Partnership for skilled professionals

Working together to leverage potential

In view of the demographic change in Germany, the securing of qualified labour is a central challenge if we are to tackle current and potential future bottlenecks. In the Partnership for Qualified Professionals, government, commerce and trade unions coordinate measures to secure the supply of skilled labour.

All pulling in the same direction

With a view to identifying the existing potential to secure and jointly mobilise the supply of skilled labour, the Federal Government joined together in November 2014 with the social partners, chambers, and business associations to found the Partnership for Qualified Professionals in Germany. The partners include the Federal Ministry of Labour and Social Affairs, the Federal Ministry for Economic Affairs and Energy, the Federal Ministry of Education and Research, the Confederation of German Employers’ Associations, the Confederation of German Trade Unions, the German Metalworkers’ Union, the Mining, Chemical and Energy Industrial Union, the Association of German Chambers of Commerce and Industry, the German Confederation of Skilled Crafts, and the Federal Employment Agency.

In their Joint Decleration, the partners have agreed on a range of priority groups, namely women, older workers, and people with a migrant background. In order to better integrate these groups into the labour market in the long term, the partners are seeking to coordinate their measures more closely with one another, and to regularly examine how this action can be developed.

Immigration and a Culture of Welcome

Raising the awareness of qualified professionals in other countries of careers in Germany

Creating a true culture of welcome – including for skilled professionals from around the world – is crucial for the future of our country. If we want skilled professionals from around the world to come and stay in Germany, we need policy makers, civil society, public administration, and companies to establish a true culture of welcome.

To this end, the Federal Government has already initiated some important changes to Germany’s immigration laws. By becoming a more open country in this way, Germany is modernising and adjusting its immigration policy so that it is centred on the needs of the economy.

Fostering integration of people into the labour market and vocational training

Since spring 2016, some 150 refugee recruitment advisors have been supporting small and medium-sized companies in filling their vacancies and vocational training positions with refugees. Across Germany, these advisors organise work placements and job shadowing opportunities for refugees, support them in acquiring the basic skills they need, and find jobs and vocational training positions for them in small and medium-sized enterprises (SMEs). They also advise companies on matters including language training, refugees' residence status, skills, and support services.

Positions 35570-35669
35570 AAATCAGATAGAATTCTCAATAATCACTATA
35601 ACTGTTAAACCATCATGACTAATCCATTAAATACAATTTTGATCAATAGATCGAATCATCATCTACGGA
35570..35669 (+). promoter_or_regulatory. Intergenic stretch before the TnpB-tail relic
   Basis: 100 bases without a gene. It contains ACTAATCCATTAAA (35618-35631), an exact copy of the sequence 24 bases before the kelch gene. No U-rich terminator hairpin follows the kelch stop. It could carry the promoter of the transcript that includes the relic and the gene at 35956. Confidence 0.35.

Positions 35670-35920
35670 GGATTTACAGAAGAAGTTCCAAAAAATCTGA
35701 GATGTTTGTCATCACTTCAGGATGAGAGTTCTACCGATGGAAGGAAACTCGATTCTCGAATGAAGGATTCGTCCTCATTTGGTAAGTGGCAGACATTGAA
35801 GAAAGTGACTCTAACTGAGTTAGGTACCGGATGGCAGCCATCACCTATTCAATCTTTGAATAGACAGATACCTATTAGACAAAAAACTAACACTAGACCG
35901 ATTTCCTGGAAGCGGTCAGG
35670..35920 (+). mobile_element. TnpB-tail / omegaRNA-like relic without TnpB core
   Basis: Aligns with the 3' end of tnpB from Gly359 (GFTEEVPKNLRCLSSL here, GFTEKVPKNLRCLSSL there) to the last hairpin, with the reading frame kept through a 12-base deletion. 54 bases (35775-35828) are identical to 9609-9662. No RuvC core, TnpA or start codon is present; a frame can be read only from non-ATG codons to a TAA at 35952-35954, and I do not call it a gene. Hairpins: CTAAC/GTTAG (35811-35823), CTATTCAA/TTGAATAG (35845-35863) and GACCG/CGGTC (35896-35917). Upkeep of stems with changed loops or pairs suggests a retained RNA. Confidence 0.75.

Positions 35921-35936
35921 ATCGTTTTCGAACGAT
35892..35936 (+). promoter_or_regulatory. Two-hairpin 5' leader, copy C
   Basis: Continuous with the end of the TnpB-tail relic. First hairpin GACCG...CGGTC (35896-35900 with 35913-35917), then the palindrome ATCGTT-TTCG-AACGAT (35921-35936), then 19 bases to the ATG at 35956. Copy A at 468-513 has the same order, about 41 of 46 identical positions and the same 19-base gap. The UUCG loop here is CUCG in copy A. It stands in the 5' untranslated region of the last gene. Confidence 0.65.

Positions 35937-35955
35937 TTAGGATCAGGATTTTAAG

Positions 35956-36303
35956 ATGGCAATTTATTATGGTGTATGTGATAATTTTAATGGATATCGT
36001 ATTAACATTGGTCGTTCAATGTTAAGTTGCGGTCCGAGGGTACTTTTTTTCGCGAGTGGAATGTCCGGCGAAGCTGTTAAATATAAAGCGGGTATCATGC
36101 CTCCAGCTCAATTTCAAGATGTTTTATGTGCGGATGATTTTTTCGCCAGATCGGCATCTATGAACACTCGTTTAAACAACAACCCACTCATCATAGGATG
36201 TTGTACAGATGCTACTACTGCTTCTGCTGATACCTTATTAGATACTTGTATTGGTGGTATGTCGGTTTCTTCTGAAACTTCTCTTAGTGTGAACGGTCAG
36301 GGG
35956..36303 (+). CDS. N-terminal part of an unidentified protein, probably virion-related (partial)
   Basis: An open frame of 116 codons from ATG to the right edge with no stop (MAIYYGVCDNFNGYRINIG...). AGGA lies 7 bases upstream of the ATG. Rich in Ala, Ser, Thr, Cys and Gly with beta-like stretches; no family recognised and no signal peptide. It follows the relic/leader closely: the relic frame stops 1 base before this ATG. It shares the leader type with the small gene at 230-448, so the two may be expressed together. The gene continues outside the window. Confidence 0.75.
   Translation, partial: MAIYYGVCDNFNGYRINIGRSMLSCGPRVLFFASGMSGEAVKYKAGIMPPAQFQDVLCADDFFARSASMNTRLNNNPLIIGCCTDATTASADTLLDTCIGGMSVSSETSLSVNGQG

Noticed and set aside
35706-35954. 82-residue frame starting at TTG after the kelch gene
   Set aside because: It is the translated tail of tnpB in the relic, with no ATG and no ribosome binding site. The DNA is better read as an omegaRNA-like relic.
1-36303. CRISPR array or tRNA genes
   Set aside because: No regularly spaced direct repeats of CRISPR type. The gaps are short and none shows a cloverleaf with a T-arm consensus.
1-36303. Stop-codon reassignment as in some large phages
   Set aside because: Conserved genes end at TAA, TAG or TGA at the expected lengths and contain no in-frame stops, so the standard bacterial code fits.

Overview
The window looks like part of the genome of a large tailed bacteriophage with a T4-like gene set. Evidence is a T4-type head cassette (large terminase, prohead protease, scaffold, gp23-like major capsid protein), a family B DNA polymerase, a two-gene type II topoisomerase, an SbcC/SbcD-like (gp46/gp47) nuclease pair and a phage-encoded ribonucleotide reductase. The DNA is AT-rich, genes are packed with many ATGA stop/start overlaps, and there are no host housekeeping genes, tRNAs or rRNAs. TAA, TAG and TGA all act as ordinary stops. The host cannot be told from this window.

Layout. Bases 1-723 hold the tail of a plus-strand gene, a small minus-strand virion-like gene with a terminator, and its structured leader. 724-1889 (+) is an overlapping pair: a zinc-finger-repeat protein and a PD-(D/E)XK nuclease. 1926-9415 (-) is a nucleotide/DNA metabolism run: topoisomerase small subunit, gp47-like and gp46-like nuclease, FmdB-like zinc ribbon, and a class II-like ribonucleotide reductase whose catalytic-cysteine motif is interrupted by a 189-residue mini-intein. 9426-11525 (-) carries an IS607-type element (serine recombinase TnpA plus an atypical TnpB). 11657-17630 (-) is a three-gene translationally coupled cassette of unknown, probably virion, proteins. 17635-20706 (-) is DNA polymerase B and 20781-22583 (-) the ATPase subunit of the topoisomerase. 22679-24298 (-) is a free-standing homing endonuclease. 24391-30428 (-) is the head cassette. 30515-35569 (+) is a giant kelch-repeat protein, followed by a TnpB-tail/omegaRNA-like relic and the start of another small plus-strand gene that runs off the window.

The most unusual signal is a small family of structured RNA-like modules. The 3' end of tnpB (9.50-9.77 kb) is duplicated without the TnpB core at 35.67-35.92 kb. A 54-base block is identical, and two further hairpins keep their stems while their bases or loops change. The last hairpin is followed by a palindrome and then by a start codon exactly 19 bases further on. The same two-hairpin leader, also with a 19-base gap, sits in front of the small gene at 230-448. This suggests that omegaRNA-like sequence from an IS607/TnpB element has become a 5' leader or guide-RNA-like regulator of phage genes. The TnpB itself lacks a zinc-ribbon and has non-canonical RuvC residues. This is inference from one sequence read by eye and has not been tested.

There is also the programme for the perfect match, which is tailored to young people from Germany and abroad who do not have refugee status. This programme has proven highly successful in helping companies establish and develop a culture of welcome and integration for the many non-German apprentices and skilled workers who have come to Germany not as refugees.

Hotline for international qualified professionals

The launch of the "Working and living in Germany" hotline marks the first time that the German government has offered a comprehensive, multilingual advisory service for qualified professionals, students, and apprentices who have moved to Germany or are planning to do so. Call +49 30 1815 1111 for information on immigration and visa issues, German courses, job hunting, and the recognition of professional qualifications in Germany.

Recognition of professional qualifications acquired abroad

The rules governing the recognition of foreign professional qualifications were improved in 2012 by the Federal “Act to Improve the Assessment and Recognition of Professional Qualifications Acquired Abroad”. This law creates a legal entitlement to have one’s professional qualifications obtained abroad assessed, to see whether they can be recognised as equivalent to German qualifications.

Furthermore, non-EU nationals with higher-education qualifications can now spend up to six months in Germany to seek employment, provided that they can support themselves for the duration of their stay.

A practical tool: The BQ Portal of the Federal Ministry for Economic Affairs and Energy is the more comprehensive online knowledge and working platform for foreign professional qualifications. It is a tool which the authorities (the professional chambers) can use to improve the assessment of foreign professional qualifications and to make the recognition process uniform and transparent.

EU Blue Card

The "EU Blue Card", which was introduced in August 2012, makes it possible for persons with a higher-education degree who have a specific job offer and come from non-EU countries to come to Germany with their families and work and live here. For more information, please click here.

Electrician at Work; Quelle: Getty Images/altrendo images